Here's the story of another Web destination popular with a hardcore audience of millennials but struggling with the question of how to introduce digital advertising to users critical of almost anything corporate. We've seen it play out time and again, and now it's Imgur's turn to make the jump from a free-for-all community to a legitimate Web advertising player.
The startup is taking its promoted posts out of beta this summer after a few test runs with brands like eBay.
Imgur is a kind of Reddit for images, where people post photos, GIFs and memes, and the ones with the most votes rise to the top. It was created to be an easy way to post images online and share them anywhere on social media, and it's become an unofficial image-hosting backbone for many of Reddit's image-centric forums.
Imgur has more than 150 million monthly active users, a mostly young, largely male audience with a reputation for being commercially skeptical. That's why Imgur is slowly introducing sponsored posts and carefully crafting branded submissions, all with the goal of avoiding a fiery backlash.
"We work with the advertiser to develop content that would fit well with the community," said Steve Patrizi, Imgur's vp of marketing and sales. "So, users perceive the content coming from brands as something that enhances the experience."
That may be easier said than done, but so far, Patrizi said, results have been compelling. Users who view sponsored posts on Imgur give a thumbs-up nine times out 10.
This summer, eBay has been a main marketer on the site, with a few posts that took advantage of Imgur's storytelling style. The online auction site posted GIFs and photo albums that, for the most part, seemed well received, judging form the hundreds of comments.
"We worked with Imgur for several months to research the types of themes and items that were popular on site, and we worked with some Imgurians to source imagery that helped us tell the best stories," said Johnna Hoff, eBay's head of communications.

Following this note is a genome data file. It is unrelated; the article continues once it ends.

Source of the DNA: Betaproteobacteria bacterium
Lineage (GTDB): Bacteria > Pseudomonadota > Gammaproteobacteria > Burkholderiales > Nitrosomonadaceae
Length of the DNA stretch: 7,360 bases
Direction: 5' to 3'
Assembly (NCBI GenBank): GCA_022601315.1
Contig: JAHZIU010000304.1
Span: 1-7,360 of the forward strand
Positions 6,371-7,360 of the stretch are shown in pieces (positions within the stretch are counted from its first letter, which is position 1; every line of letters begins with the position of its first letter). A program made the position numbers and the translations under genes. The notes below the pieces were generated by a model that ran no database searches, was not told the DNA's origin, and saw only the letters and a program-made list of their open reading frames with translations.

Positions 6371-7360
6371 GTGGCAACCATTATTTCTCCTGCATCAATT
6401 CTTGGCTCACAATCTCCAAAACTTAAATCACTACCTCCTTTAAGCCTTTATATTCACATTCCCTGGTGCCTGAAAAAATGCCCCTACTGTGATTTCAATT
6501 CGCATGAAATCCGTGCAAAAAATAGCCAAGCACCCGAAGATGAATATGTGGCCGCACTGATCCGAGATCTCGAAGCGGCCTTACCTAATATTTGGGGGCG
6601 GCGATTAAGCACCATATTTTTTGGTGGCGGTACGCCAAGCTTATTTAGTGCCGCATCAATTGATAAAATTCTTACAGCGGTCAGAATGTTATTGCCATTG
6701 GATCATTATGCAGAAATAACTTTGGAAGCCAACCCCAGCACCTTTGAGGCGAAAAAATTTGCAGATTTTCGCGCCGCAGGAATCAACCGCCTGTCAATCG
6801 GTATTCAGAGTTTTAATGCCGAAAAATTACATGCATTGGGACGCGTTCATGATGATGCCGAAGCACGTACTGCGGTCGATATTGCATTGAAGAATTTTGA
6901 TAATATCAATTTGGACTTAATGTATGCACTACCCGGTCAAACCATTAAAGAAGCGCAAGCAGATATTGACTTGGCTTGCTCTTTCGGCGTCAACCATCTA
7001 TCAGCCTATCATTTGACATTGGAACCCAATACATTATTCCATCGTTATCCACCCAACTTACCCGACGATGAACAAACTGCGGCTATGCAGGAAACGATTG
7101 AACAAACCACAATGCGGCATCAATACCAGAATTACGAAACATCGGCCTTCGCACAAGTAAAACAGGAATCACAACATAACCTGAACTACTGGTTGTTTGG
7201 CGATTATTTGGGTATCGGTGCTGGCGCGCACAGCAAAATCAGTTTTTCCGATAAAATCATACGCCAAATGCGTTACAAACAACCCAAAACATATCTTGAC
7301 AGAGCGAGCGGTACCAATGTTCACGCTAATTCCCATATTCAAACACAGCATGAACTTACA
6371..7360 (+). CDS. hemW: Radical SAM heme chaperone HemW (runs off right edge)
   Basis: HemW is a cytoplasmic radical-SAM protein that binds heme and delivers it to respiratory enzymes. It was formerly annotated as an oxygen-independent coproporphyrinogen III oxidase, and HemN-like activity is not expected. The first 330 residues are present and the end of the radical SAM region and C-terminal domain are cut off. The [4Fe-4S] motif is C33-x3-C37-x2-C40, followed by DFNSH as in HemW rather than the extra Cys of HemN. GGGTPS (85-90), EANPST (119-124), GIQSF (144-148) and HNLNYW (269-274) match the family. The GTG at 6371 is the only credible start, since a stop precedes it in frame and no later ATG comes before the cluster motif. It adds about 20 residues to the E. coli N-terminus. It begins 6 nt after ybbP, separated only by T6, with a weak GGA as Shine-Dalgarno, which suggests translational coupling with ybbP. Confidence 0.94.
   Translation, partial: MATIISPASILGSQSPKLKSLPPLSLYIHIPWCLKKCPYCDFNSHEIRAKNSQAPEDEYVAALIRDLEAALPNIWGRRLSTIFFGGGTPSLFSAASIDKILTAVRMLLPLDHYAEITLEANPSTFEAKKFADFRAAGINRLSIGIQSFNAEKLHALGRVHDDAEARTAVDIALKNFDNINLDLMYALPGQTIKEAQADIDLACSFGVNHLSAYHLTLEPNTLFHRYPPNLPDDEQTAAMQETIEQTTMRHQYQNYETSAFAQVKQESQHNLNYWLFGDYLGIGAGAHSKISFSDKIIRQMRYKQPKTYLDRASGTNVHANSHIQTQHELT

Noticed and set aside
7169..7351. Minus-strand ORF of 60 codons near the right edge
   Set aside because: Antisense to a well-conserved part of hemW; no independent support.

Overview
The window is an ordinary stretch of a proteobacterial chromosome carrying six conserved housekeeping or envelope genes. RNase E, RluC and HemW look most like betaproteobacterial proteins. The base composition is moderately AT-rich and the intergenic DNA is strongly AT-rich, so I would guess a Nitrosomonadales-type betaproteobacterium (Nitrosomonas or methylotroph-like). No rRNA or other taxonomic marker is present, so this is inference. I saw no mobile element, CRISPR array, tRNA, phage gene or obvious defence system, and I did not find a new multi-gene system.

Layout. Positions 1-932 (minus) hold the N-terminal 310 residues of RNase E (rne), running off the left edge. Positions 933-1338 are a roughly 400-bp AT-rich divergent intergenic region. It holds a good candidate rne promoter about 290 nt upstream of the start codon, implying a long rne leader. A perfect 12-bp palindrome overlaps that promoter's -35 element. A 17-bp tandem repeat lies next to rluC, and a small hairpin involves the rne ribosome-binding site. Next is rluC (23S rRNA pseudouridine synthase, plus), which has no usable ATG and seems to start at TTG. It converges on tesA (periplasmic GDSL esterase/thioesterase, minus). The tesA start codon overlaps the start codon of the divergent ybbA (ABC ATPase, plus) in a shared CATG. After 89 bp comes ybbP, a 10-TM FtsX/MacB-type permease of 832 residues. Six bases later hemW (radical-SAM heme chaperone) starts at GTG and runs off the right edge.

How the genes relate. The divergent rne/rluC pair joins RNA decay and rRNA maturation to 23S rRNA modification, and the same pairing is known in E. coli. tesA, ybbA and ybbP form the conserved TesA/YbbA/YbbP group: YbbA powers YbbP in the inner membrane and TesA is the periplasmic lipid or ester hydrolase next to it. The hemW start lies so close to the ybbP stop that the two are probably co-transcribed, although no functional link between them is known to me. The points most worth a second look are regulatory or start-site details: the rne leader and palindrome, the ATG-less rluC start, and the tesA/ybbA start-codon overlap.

Imgur has an in-house creative team that helps brands make their posts, and brands that master Imgur basically master the Web—grasping the style, the language and the content that performs best.
"We're helping brands become citizens of Internet culture, not just a sponsor," said Imgur's Michelle Masek, head of communications.
In eBay's case, the company had posts with titles like "Tech Transformations That Happened In Your Lifetime," a gallery which started with the animated GIF (pulled from a video by BestReviews.com) shown at the top of this article and then showed examples of technology that evolved rapidly. Each example links to live listings of that product on eBay.
"Other companies who want to promote posts on imgur should take note, THIS is how to do it," one commenter wrote under eBay's post.It's the kind of post the Imgur crowd might like even if it weren't a paid placement.
Imgur says 75 percent of its audience is under 35, and 60 percent is between the ages of 18 and 24. Also, it's seen as a kind of male alternative to Pinterest, which skews female.
"Imgur has the highest composition of millennial males compared to any other mass-reach community," the company said in an e-mail detailing its user stats.
Patrizi described Imgur as a place for brands to reach the quintessential Web user, one who's into things like sci-fi, video games and geek culture.
"We started tracking the amount of time people are spending on these promoted posts, and it's 25 seconds a post," Patrizi said. "That's getting pretty close to the gold standard of TV advertising."
This summer, Imgur is getting ready to run more promoted posts, opening ads to more brands following the footsteps of eBay, which appears to have gotten the formula right.
"We've been extremely encouraged by what we've seen in the Imgur promoted posts beta," Hoff said. "It's been a collaborative effort across eBay, Imgur and the Imgur community to understand the imagery and stories that resonate."
Below is a look at another eBay ad, this one called "It'll be worth something, someday."